Ruth Sacks Caplin

Ruth Sacks Caplin (September 5, 1920 – August 5, 2014) was an American screenwriter, arts advocate, therapist and philanthropist known for her adapted screenplay for the film, Mrs. Palfrey at the Claremont, starring Joan Plowright and Rupert Friend.

Early life and educationEdit

Ruth Sacks was born in New York City on September 5, 1920.[1] Her parents, who were Jewish immigrants originally from Eastern Europe, were both lawyers.[1] Sacks received her bachelor's degree in art education in 1941 from Skidmore College. In 1977, she completed her master's degree in counseling and therapy from American University.[1]

Marriage and familyEdit

In 1942, she married Mortimer Caplin, an attorney, whom she had met when both were teenagers.[1] The couple had five children, Lee, Michael, Jeremy, Cate and Mary Ellen Caplin. She now has nine grandchildren; Ella, Bennett, Sophie, Phoebe, Aubrey, Harriet, Daniel, Victoria ad Carter Caplin.[1][2] Mortimer Caplin served as the Commissioner of Internal Revenue from 1961-63. Ruth worked as a fashion designer in New York City early in the marriage.[1]

Early career-VirginiaEdit

The family moved to Charlottesville, Virginia in 1951 when Mortimer Caplin became a law professor at the University of Virginia School of Law.[1] She began working on children's plays in local schools as a costume designer and director. However, many local public schools temporarily closed in the late 1950s as part of Virginia's resistance to desegregation at the beginning of the Civil Rights Movement. Caplin and other parents organized makeshift home schools for students in defiance of the closures. She taught her children dance, music and studio arts in the family basement.[1] She also co-designed her husband's law firm office.[2]

Children's theater/counseling-Washington, DCEdit

The Caplins again relocated in 1961, this time to Washington D.C. when Mortimer Caplin was appointed Commissioner of Internal Revenue by the Kennedy administration. Ruth Sacks Caplin continued her work with children's theater in the Washington area. She offered therapy and counseling services from her home in Chevy Chase, Maryland. Caplin did not retire from counseling until she was in her late 80s.[1]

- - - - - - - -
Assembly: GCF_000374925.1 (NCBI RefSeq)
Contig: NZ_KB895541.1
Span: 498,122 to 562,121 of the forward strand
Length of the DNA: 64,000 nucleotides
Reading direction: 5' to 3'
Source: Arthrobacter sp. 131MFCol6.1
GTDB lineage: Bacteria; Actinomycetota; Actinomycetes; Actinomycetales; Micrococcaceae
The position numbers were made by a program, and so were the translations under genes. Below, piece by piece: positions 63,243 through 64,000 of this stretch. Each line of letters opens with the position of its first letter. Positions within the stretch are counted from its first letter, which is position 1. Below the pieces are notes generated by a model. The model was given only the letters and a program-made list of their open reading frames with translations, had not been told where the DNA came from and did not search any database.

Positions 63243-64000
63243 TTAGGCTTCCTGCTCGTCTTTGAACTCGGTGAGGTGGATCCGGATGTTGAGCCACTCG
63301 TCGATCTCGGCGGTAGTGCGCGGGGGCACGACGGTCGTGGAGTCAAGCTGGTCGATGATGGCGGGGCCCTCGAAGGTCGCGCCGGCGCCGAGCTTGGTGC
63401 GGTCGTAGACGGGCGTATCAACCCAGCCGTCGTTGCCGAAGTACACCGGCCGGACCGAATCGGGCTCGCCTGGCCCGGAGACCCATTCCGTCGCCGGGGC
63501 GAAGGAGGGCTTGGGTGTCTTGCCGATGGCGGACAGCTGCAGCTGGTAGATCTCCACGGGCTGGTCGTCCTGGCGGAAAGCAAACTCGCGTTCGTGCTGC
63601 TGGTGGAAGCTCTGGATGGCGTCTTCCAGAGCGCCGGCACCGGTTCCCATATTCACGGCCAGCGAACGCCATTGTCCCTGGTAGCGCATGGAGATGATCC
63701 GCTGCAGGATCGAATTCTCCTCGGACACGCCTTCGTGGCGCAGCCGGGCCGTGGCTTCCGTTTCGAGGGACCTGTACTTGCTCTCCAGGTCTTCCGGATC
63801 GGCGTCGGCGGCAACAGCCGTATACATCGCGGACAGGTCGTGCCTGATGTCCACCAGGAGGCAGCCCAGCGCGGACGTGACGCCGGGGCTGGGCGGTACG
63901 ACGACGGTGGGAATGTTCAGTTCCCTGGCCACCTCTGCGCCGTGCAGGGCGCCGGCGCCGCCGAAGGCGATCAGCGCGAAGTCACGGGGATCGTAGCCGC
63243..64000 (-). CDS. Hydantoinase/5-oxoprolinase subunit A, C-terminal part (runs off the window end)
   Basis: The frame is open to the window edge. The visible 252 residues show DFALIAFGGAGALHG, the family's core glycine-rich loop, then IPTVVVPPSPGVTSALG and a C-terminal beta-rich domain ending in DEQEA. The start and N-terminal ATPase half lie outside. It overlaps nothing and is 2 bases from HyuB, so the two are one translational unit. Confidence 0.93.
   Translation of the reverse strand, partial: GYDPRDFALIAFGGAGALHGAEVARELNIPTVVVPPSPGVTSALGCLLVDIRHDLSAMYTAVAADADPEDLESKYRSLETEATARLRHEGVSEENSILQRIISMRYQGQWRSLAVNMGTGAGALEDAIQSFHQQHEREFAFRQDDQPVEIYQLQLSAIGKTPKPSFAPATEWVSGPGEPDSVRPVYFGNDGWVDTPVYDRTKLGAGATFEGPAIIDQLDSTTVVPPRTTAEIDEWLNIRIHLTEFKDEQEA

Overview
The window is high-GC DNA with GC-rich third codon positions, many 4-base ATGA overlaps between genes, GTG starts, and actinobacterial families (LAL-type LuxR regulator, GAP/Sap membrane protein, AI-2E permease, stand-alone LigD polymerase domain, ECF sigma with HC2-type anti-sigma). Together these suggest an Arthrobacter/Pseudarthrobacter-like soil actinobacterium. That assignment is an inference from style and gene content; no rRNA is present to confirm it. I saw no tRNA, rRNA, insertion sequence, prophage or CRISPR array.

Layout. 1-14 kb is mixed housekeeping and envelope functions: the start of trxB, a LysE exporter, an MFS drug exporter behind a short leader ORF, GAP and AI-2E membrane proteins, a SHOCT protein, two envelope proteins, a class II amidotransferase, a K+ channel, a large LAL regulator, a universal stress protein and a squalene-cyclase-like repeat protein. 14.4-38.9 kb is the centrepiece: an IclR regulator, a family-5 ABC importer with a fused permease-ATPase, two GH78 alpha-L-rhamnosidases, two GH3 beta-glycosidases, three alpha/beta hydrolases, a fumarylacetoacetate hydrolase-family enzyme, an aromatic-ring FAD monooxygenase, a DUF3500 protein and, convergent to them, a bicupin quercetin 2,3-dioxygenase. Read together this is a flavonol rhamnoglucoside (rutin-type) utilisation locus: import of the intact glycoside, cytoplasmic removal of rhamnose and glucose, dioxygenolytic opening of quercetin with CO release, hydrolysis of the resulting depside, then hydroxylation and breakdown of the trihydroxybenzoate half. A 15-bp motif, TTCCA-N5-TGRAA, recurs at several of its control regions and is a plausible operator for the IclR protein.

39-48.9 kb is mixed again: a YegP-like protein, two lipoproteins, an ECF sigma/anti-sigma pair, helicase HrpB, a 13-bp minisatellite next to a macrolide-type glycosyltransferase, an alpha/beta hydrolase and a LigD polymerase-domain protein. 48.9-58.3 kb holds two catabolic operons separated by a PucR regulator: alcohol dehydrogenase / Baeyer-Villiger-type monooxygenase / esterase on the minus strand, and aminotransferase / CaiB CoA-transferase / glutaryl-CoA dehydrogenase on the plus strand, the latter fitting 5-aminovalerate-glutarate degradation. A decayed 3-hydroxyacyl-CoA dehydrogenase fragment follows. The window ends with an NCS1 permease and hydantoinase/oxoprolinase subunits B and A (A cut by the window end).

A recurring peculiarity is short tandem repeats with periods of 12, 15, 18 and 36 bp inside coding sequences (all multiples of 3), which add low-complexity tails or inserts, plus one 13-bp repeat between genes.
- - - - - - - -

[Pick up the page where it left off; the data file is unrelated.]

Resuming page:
Ruth Caplin Sacks chanced upon a novel called "Mrs. Palfrey at the Claremont" by Elizabeth Taylor while traveling with her husband in London during the late 1970s. The Caplins had recently lost their daughter, 29-year-old Mary Ellen, to cancer.[1] Ruth Caplin found the plot of the novel, which centers on Laura Palfrey, an older woman who moves to a residential hotel for the elderly, comforting. Palfrey, who is working through her own period of grief, befriends an aspiring young writer, Ludo. During the course of the book, Ludo helps Laura to overcome her loneliness and becomes as close as a grandson to her.[1]

Caplin, who identified closely with the story, soon set out to write a screenplay based on the novel. While she had been a writer throughout her life, she had never been published, nor had she previously attempted to pen a screenplay.[1] Caplin purchased a how-to guide on screenwriting and began her work.[1] Her writing for the film allowed her to retreat into an "imaginary, quiet" and move forward through her grief, according to the Washington Post. Caplin, who disliked unhappy endings, lightened the mood of some of the book's sadder scenes.[1]

Despite her efforts, Ruth Sacks Caplin's screenplay was ignored for decades until her son, film producer Lee Caplin, purchased the film rights for her screenplay and the movie in 1999.[1] In the early 2000s, Lee and Mortimer Caplin flew Ruth to London, where she was surprised to find Mrs. Palfrey at the Claremont in production.[1] Directed by Dan Ireland, Academy Award-nominated actress Joan Plowright was cast as Laura Palfrey, opposite actor Rupert Friend as Ludo, in the title roles.[1]

Mrs. Palfrey at the Claremont was released in 2005 when Ruth Sacks Caplin, making her screenwriting debut, was 85-years old.[1] She acknowledged at the time that seeing her work in theaters was, "...a nice surprise, in the senior quarter of my life to have this bloom."[1] Film critics gave the movie positive reviews. Stephen Hunter of the Washington Post praised Joan Plowright's performance saying it was "possibly her best role in the flickers", while Roger Ebert called the film "a delight ... in ways both expected and rare."[1]


Ruth and Mortimer Caplin donated four million dollars for the construction of a new theater at the University of Virginia.[1] The Ruth Caplin Theatre, a 300-seat theater located in the Department of Drama, was named in her honor and her advocacy for the arts.[2][3] The theater was opened and dedicated in 2013.[1] Additionally, Ruth Sacks Kaplan helped to establish the university's President's Council for the Arts.[2]


A resident of Chevy Chase, Maryland, Ruth Sacks Caplin, who suffered from a heart condition, died at a hospital in Bethesda, Maryland, on August 5, 2014, one month short of 94.[1] She was survived by her husband of 71 years and their four surviving children.


  1. ^ a b c d e f g h i j k l m n o p q r s t u v w Langer, Emily (2014-08-09). "Ruth Sacks Caplin, screenwriter of 'Mrs. Palfrey at the Claremont', dies at 93". Washington Post. Retrieved 2014-09-02.
  2. ^ a b c d Quizon, Derek (2014-08-08). "Ruth Caplin, passionate advocate of the arts, remembered". The Daily Progress. Retrieved 2014-09-02.
  3. ^ "Arts Advocate Ruth Sacks Caplin Has Died". UVA Today. 2014-08-09. Retrieved 2014-09-02.